Negotiators in Copenhagen are still nowhere near a final overall deal, but they are making significant progress on one very important issue — preserving the world's forests.
Trees absorb carbon dioxide; the destruction of the rain forests is responsible for about 17 percent of the world's greenhouse gas emissions. That's why Environmental Defense Fund supports the Reducing Emissions from Deforestation and Forest Degredation program, better known as REDD.
The 193 countries taking part in the Copenhagen climate summit have been working on a REDD agreement for the past two weeks, and are reportedly very close to a deal.
It is likely to be the most concrete thing that comes out of Copenhagen — and it is a very big thing.
Deforestation is partly a result of poor countries needing the revenue generated from harvesting and selling wood. REDD would provide ways for those countries to make money by conserving their forests instead. Under the program, poor countries would get a new income stream and the world would get more forests. In the U.S., REDD could serve both a political and an economic purpose by helping win support for a clean energy bill with a declining carbon cap. According to the Times:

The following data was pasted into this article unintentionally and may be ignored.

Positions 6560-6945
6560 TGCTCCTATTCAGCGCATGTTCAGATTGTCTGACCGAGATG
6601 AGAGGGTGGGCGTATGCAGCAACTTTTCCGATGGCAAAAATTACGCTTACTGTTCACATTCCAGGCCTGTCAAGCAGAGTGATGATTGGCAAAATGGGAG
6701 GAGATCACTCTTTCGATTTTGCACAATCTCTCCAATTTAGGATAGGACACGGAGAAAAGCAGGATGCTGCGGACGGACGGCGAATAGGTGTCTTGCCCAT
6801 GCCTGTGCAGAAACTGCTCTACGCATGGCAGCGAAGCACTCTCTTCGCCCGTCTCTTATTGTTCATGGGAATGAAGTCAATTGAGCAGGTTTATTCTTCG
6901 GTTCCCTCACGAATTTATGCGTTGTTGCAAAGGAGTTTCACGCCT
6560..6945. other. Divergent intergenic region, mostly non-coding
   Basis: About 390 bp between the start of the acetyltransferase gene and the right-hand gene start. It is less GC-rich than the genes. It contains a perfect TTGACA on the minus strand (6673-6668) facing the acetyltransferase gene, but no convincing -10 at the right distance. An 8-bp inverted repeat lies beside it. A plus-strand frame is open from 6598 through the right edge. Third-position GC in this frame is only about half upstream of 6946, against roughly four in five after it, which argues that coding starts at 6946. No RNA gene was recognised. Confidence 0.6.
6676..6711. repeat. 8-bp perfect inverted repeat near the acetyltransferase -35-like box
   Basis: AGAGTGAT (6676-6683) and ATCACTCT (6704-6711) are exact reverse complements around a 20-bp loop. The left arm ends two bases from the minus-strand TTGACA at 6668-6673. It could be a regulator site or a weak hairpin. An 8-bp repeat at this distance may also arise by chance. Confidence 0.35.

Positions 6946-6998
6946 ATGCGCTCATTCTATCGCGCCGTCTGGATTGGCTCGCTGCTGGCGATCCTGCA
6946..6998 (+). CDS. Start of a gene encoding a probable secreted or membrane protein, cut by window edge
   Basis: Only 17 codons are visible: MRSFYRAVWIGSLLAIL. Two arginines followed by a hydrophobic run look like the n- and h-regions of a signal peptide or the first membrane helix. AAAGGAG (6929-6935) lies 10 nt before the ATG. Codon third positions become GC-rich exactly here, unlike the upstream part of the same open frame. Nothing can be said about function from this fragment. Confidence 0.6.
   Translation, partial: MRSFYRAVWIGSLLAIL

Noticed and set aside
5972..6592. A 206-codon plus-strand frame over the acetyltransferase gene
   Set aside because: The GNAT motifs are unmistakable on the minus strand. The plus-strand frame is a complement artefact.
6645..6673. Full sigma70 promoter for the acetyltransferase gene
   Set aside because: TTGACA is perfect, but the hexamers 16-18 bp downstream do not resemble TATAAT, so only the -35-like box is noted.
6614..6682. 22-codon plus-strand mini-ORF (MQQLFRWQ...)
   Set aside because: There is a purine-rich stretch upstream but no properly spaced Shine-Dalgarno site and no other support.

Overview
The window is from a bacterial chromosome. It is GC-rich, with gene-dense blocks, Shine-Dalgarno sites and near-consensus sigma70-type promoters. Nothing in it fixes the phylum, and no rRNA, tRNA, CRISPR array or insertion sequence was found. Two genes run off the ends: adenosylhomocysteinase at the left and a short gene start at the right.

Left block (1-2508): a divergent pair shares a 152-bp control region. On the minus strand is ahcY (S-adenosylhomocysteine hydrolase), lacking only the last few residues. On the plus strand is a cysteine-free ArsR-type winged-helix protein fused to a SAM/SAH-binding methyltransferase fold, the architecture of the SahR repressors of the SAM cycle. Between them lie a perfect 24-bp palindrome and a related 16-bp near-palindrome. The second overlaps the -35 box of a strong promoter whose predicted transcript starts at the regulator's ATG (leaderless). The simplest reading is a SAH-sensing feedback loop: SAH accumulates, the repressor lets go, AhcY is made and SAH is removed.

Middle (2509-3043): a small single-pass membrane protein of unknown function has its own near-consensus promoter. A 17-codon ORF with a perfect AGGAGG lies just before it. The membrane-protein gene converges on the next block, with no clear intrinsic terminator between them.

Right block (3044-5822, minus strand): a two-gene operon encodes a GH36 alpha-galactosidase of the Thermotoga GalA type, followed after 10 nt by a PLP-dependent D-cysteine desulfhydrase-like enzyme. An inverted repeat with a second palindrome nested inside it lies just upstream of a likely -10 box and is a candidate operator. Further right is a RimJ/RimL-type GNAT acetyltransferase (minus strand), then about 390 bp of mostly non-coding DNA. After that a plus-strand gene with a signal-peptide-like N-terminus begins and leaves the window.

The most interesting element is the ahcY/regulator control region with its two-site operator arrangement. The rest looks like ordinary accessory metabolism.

The agreement is also being closely watched in Congress … Under the cap-and-trade system preferred by Democratic leaders and the Obama administration, companies that cannot meet their greenhouse gas pollution limit could buy extra permits by investing in carbon-reduction programs abroad. Plans to preserve forests under REDD would presumably qualify.
In other good news for the world's forests, the United States Department of Agriculture just announced that it would join Australia, France, Japan, Norway and the United Kingdom, to provide the initial public funding for a related program called REDD+ (pronounced "red plus"). The program provides funding for poor countries that are trying to plant more trees and expand their forest cover. Assuming the Copenhagen talks produce a deal on REDD+, the coalition will provide $3.5 billion over three years for the effort; the U.S. will put up $1 billion of that.